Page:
12 August, 2007

Another Unknown Hero

Last weekend in San Antonio I had the honor of meeting a bona fide hero (and new Valour-IT recipient), Private First Class Matthew Zajak, U.S. Army Infantry. A typically unassuming soldier no older than perhaps 20 years of age, he had to be prompted to tell his story, which he did in an interview that will be broadcast later this month.

In May 2007, PFC Zajak had been in the army only a year and a half when he spotted an IED (likely remote-controlled) just moments before the Humvee he was driving would pass it. It was too late to avoid it, but Zajak thought fast. Knowing he had a bit more reinforcement on the driver's side, he quickly maneuvered the vehicle in an attempt to pass the IED on his own side.

He was only partially successful...

The IED exploded half underneath PFC Zajak and half alongside the Humvee. The vehicle emptied as the rest of the occupants immediately took up ambush-response positions, but Zajak laid partially outside the Humvee, severely wounded. He described his reactions: "I looked for my leg and I couldn't see the end of it trapped in the vehicle. Uh-oh, that's not good. I lifted up my right arm and the wrist was flopping around, bleeding. Oooh, that's REALLY not good!" In San Antonio, he recounted this with a voice of detached surprise, inducing laughter in his listeners.

As he laid there in Iraq, he realized he was bleeding out, but initially called to no one. "With an ambush, I didn't want anyone else getting hurt rescuing me. But then I noticed the vehicle was on fire and I didn't want it to blow up on everyone again."

Young PFC Zajak was soon rescued and shipped home. Today he is missing his right foot and his left leg above the knee. His hands are also severely damaged, and he currently sports an external fixator that extends from his right forearm into the middle of the back of his hand. "It's jelly in there," he says of his right palm/wrist.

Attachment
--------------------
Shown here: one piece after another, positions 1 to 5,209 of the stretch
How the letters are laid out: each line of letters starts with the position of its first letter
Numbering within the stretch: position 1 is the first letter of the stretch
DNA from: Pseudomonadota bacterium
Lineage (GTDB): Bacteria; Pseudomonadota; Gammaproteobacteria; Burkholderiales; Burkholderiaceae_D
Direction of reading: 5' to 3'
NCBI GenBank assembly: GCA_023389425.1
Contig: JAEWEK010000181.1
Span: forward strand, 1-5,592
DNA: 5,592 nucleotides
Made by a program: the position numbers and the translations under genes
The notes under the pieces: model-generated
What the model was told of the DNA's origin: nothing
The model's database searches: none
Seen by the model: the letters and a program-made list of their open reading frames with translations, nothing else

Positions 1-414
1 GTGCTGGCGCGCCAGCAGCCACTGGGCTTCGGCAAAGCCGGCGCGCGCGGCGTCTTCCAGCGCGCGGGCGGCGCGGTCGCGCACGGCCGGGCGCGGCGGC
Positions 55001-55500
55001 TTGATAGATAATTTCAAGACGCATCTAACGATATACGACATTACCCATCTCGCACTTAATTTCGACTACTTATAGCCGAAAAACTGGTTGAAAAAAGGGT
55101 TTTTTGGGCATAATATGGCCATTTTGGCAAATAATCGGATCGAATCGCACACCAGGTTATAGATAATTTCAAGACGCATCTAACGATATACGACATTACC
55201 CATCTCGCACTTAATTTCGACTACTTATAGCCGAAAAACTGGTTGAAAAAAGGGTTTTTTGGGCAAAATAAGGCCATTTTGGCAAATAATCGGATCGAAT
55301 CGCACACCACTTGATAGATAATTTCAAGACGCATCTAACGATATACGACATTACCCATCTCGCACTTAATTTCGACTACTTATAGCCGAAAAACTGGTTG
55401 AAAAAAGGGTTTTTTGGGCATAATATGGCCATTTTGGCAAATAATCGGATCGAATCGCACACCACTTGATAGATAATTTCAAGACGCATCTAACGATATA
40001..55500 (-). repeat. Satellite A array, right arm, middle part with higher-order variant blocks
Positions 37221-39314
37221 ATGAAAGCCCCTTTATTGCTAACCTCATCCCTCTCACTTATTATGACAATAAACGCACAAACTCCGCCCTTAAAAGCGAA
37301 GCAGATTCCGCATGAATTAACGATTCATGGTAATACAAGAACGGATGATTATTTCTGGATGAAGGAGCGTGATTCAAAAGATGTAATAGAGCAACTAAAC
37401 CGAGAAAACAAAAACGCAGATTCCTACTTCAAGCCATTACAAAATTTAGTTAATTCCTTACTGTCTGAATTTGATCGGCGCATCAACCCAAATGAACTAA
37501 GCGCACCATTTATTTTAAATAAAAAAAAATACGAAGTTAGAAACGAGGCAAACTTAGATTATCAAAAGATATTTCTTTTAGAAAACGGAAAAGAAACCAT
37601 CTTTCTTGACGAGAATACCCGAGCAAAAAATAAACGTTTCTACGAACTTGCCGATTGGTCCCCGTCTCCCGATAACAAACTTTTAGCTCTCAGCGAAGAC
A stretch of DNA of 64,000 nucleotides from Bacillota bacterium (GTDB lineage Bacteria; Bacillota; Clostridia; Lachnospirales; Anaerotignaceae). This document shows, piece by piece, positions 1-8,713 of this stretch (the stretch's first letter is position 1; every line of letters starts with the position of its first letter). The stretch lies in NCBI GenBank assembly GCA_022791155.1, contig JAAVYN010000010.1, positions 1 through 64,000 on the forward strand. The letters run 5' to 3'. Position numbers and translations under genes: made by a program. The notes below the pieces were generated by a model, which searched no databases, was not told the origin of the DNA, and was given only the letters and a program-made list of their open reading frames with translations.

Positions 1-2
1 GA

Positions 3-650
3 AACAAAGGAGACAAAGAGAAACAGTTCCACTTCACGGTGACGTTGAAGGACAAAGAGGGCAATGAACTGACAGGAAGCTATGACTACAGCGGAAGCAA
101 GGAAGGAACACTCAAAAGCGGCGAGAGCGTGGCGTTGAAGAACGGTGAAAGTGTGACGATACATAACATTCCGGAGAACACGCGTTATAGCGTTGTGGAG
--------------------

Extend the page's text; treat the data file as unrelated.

But thanks to PFC Zajak's sacrificial driving, the other occupants of that Humvee walked away with minor scratches/bruises and concussions, and returned to duty. His actions are now being investigated with an eye to awarding a valorous medal.

When I met PFC Zajak last weekend, he was only three weeks removed from his hospital room (staying as an outpatient at one of the Fisher Houses). His extended hospital stay was obvious in his gaunt look, but not in his upbeat demeanor and the vigor with which he tackled everything he did.

On a whim, a Soldiers' Angel and musician (Jeff Bader) had brought a guitar with him to give to someone at the BAMC party. After meeting Zajak, Jeff knew exactly who should receive it. PFC Zajak's eyes just about popped out of his head when he saw the instrument. But even more touching was the joy on the face of his father, who stared with pride at his son's scarred fingers picking clumsily at the strings.

The young man took to it like a duck to water, commenting with enthusiasm that he used to know some guitar chords, "Now I have to learn them again." He father added that guitar playing would help improve the dexterity of his mangled fingers. Zajak replied with a grin, "Yup. I have a project. Gotta get healed enough to play this thing!"

He spent the rest of the party telling his friends about the guitar, and I never saw him take his hands off it the entire time he was there.

And what does PFC Zajak say about his injuries? He's excited to be receiving prosthetics soon. "I'll be getting those computerized legs, like Robocop," he explains with a grin. "It's just different. No big deal. I'll be able to walk again, use this hand again [he waves the fixator].... Yeah, I lost my legs. But nobody got killed. That's what's important."

[PFC Zajak's quotes are from notes/memory. I will link to the interview when it is broadcast later this month, and I'm awaiting some photos of him playing his guitar.]